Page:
2 p.m. Isgro Pastries

display case with rows of cookies Regan Stephens

The city has a proliferation of buzzy bakeries that have opened in the past few years (see: Essen and Lost Bread Co.), but one of the oldest is still one of the best. Near the Italian Market in South Philly, Isgro has been around for over a century, and still whips up excellent Italian rum cakes, soft and lemony ricotta cookies, chewy almond macaroons, perfect pignoli, and the archetype of what cannoli should be. The ricotta filling, dotted with mini-chocolate chips, is not too sweet, and since it’s piped in to order, the shell is still crispy. If you aren’t planning to eat it right away (but why not?) ask them to hold the powdered sugar so the cannoli won’t get soggy.

5 p.m. ITV

Whitney Casal

In the late afternoon, make your way farther south to East Passyunk Avenue, which brims with restaurants that really show off Philly’s wonderfully eclectic culinary landscape. (If you pass the aforementioned modern Jewish bakery Essen, duck in to grab a chocolate rugelach.) For a pre-dinner drink, stop into ITV (In the Valley), a cocktail bar from Top Chef winner Nicholas Elmi, who also owns fine-dining spot Laurel next door. The elegant little bar has one of the most surprisingly excellent happy hours in town, with select wines and cocktails for $7 and a lineup of $3 snacks, like salt-and-pepper cashews. Another solid choice, though not included in happy hour pricing, is the puffed pork chips with sour cream and wild onion.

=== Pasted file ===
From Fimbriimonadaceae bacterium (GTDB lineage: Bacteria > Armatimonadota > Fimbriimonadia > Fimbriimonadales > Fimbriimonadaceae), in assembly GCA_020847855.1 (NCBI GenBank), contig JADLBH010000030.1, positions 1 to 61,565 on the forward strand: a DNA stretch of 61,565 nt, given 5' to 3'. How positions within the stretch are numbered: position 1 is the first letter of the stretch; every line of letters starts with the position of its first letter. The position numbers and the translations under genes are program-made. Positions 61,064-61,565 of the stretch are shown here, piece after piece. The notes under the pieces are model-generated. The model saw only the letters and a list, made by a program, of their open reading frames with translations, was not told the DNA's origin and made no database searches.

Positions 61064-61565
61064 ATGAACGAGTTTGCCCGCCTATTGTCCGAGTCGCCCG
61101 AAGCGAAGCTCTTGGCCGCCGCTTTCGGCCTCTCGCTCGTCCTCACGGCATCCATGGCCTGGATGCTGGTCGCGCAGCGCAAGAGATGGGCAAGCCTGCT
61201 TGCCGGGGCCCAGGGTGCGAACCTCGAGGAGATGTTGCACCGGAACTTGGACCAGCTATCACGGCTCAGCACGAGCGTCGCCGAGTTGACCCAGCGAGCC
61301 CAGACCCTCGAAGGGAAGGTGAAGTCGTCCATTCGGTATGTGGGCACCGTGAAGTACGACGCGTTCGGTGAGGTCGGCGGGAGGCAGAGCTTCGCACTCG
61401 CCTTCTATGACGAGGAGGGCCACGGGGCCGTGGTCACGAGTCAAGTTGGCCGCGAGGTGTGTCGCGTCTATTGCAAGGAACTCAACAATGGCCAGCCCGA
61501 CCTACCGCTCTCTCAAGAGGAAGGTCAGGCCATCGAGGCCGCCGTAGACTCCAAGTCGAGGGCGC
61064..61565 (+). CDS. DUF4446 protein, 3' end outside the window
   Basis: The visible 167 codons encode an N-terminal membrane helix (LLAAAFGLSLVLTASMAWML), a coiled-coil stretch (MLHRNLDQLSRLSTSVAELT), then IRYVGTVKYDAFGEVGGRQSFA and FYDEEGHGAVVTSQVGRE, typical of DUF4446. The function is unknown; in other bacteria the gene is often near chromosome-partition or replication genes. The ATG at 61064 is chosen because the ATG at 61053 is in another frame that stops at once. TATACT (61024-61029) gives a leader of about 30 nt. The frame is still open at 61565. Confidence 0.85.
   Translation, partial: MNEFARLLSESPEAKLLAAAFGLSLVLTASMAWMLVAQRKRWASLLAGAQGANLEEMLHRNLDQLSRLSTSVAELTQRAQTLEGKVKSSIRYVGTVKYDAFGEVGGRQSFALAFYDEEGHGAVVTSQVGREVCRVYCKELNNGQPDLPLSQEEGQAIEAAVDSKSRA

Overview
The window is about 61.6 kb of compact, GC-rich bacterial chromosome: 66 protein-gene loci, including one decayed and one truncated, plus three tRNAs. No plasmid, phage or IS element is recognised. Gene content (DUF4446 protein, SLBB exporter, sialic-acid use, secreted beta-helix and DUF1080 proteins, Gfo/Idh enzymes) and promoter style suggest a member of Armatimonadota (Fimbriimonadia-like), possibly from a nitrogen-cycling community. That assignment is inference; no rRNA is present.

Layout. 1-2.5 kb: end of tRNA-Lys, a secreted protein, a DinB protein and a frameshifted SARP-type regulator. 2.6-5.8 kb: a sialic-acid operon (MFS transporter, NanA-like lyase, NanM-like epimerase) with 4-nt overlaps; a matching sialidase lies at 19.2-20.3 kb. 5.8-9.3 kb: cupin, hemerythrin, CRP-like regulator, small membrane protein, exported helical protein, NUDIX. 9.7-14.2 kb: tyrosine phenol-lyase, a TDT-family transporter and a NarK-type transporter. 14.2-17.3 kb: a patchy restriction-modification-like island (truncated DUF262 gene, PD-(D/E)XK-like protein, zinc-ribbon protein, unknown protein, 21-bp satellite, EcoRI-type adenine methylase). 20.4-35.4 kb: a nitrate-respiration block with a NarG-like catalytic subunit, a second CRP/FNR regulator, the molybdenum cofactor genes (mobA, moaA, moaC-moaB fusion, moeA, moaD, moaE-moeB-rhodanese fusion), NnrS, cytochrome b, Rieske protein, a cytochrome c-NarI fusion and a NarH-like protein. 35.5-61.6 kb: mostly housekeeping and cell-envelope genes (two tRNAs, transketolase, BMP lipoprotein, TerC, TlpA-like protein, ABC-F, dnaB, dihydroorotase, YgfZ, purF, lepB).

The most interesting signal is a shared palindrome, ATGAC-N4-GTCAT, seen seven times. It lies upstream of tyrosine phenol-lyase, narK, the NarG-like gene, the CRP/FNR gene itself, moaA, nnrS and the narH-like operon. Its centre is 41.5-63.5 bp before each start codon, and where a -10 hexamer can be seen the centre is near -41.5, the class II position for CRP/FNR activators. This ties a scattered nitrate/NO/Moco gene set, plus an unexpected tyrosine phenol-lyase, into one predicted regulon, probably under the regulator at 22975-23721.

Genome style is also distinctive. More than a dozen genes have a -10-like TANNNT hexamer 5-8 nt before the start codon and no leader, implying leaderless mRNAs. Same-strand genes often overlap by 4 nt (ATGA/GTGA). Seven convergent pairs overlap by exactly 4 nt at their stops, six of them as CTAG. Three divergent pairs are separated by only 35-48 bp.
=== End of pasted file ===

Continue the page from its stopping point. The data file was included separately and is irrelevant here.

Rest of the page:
7 p.m. Sate Kampar

Kerry McKintry

When it‘s time for dinner, get in on Philly’s famed BYOB scene. But instead of one of the red gravy Italian joints that once dominated the bring-your-own-bottle options, try one of the new guard. Housed in an inviting storefront on East Passyunk, Sate Kampar is chef-owner Ange Branca’s ode to the Malaysian cuisine of her childhood. Sample hot and tender skewers of meat or tofu grilled over coconut shell charcoal and served with peanut sauce, tangy pickled vegetables made using an old family recipe, and slow-cooked beef rendang. If you’re more in the mood for a restaurant with a wine list, a block south is Le Virtu. Focusing on Abruzzese cuisine, the Italian eatery makes its cured meats and pastas in-house, like the Ventricina-style salami with nutmeg and citrus.

10 p.m. After-Dinner Drinks

Franklin Bar / Facebook

Philly’s bar options are nearly as diverse as its dining scene. For a classic dive, make for Bob & Barbara’s on South Street and ask for the “Special” — a can of PBR and a shot of Jim Beam that will set you back $4. Every Thursday night, the well-worn bar hosts a decidedly glam drag show, starting at 10:15pm. If you’re looking for something a little more swank, go back into Center City for the Franklin Bar (officially The Franklin Mortgage and Investment Company) in Rittenhouse Square. The sleek subterranean spot has roots in the Prohibition era, and today serves intricate, meticulously made cocktails. Or keep heading north to test your luck at Hop Sing Laundromat, an unmarked bar in Chinatown that makes some of the very best cocktails in the city — but you have to get past the whims of the owner to be allowed entry. Note that it’s only open Thursday through Saturday.